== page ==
“Right now I don't see how sports can be played outside of a bubble concept,” Roberts said. “I don't see that, given the state of where we are. Given the absence of a vaccine. Because as long as this thing spreads the way it spreads, the only way you can stop the spread from impacting their ability to perform, and this is at any job, is to isolate. Keep people separated and maintain as much distance as possible.”
“Now, having said that, do I think our guys are going to be in a bubble for six or seven months? Hell no. It's not going to happen. I think what we're going to have to do is figure out creatively how we can have bubble-like the environments that allow us to play the number of games that we believe we need to play in order to complete the season and crown a champion. If nothing else, we've learned that we have to be creative and we have been creative, and that's why we're doing what we're doing right now. It's something that no one would have thought about or had to think about five months ago.”
Anthony Davis’ hotel room has unexpectedly been utilized as the Los Angeles Lakers’ gathering spot for special events, sources told Yahoo Sports. The team has gathered there to watch the popular “Verzuz” rap battles between Snoop Dogg and DMX, and 2 Chainz and Rick Ross, and to hold its Madden tournament.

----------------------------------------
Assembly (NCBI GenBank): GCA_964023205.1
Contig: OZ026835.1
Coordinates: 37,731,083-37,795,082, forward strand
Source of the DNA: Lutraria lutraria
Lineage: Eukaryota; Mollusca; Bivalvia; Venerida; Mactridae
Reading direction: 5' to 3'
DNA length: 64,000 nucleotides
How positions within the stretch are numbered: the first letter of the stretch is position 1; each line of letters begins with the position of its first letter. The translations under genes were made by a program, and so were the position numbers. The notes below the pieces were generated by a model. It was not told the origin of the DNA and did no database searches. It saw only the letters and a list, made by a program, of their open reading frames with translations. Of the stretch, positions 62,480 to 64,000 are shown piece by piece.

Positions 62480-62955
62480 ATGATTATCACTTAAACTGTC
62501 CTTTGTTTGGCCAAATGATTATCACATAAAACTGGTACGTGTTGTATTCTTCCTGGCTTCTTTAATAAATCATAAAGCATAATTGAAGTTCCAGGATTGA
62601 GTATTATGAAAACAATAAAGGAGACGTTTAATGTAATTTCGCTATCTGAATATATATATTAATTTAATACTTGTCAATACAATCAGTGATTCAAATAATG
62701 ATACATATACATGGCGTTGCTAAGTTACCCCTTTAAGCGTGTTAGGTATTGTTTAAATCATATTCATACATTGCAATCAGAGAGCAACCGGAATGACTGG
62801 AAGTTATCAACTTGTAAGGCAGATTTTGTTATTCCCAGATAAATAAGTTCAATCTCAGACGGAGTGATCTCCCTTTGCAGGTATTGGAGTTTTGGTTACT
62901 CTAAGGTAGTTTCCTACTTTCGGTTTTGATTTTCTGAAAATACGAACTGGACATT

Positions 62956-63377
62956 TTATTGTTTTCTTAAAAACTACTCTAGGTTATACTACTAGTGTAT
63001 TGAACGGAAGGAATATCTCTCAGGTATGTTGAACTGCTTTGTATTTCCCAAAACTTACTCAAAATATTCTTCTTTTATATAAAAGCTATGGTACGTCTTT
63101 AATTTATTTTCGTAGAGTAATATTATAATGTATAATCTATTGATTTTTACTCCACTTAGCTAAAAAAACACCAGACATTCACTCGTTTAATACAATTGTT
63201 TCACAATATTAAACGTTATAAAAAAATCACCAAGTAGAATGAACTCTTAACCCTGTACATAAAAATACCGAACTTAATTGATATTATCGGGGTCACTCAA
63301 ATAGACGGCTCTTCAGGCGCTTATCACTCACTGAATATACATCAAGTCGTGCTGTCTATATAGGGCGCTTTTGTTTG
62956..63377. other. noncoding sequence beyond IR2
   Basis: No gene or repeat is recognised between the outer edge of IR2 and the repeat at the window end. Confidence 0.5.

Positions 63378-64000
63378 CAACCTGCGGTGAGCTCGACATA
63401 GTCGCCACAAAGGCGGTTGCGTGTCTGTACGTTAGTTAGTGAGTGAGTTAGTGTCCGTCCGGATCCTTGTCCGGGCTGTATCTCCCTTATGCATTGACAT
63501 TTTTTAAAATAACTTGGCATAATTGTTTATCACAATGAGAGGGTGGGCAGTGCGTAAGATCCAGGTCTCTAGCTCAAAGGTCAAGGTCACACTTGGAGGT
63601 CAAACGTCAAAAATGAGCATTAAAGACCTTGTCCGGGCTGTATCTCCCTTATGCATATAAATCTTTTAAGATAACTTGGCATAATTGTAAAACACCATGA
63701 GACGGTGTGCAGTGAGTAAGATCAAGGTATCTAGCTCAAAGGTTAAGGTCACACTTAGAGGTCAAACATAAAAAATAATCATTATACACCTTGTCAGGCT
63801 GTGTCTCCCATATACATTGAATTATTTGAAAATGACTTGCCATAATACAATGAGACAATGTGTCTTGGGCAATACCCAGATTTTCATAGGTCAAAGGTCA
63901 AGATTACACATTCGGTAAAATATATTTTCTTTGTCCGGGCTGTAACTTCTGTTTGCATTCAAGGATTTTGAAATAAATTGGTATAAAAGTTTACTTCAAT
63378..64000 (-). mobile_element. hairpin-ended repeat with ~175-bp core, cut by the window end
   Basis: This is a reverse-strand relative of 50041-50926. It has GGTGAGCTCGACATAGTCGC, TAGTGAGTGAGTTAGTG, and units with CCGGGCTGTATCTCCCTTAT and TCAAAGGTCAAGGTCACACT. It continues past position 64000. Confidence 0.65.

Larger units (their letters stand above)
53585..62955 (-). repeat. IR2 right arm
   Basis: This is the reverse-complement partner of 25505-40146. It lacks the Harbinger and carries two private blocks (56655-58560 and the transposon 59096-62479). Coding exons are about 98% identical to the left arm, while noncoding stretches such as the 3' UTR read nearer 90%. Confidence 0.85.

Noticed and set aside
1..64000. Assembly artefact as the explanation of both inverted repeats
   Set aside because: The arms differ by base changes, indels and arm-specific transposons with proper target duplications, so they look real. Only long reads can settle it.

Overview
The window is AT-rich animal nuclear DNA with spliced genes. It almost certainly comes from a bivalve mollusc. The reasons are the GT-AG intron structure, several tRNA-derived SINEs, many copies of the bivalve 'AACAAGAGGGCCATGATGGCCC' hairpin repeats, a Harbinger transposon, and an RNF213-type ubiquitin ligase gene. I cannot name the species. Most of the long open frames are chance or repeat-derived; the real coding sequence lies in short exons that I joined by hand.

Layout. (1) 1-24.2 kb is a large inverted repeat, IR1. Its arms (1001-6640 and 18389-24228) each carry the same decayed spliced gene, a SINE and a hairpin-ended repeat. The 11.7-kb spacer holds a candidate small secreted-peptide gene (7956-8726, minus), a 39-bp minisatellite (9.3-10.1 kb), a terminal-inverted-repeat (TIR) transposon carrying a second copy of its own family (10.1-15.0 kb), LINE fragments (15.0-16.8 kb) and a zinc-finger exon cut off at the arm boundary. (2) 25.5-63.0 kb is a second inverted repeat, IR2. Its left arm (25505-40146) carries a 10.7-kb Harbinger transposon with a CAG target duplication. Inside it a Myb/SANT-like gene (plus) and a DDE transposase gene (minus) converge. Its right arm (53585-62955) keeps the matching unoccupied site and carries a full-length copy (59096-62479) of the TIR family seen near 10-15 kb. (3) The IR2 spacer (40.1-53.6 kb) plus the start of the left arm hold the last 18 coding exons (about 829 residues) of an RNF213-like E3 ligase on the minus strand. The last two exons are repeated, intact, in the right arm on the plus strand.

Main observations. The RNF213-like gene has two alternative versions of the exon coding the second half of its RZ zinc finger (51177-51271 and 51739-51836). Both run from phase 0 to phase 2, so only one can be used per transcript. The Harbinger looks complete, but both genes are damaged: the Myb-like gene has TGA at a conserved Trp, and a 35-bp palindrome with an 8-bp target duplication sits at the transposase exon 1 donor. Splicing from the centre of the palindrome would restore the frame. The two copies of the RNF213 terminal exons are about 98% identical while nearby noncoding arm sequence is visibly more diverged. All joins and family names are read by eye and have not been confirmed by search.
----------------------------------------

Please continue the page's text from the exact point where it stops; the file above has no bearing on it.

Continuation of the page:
Approached about the assemblies and why his room was chosen as the designated setting, Davis explained. “I’m one of the few who has a suite and I’m the tech guy of the team who knows how to set up all the devices and connect them to the TV,” the star forward told Yahoo Sports. “LeBron [James] is a big Snoop Dogg fan and actually a big DMX fan, and so my room made sense. It started with that and then we just kept it going from there.”
Orlando Magic guard Terrence Ross has rejoined the bubble after negative, non-COVID-19 test results and is in quarantine protocol.
Josh Robbins: Terrence Ross has returned to the NBA Bubble following off-site medical tests that that were not COVID-related, and those tests were negative, Magic officials said. Once Ross clears quarantine, he will be available to play.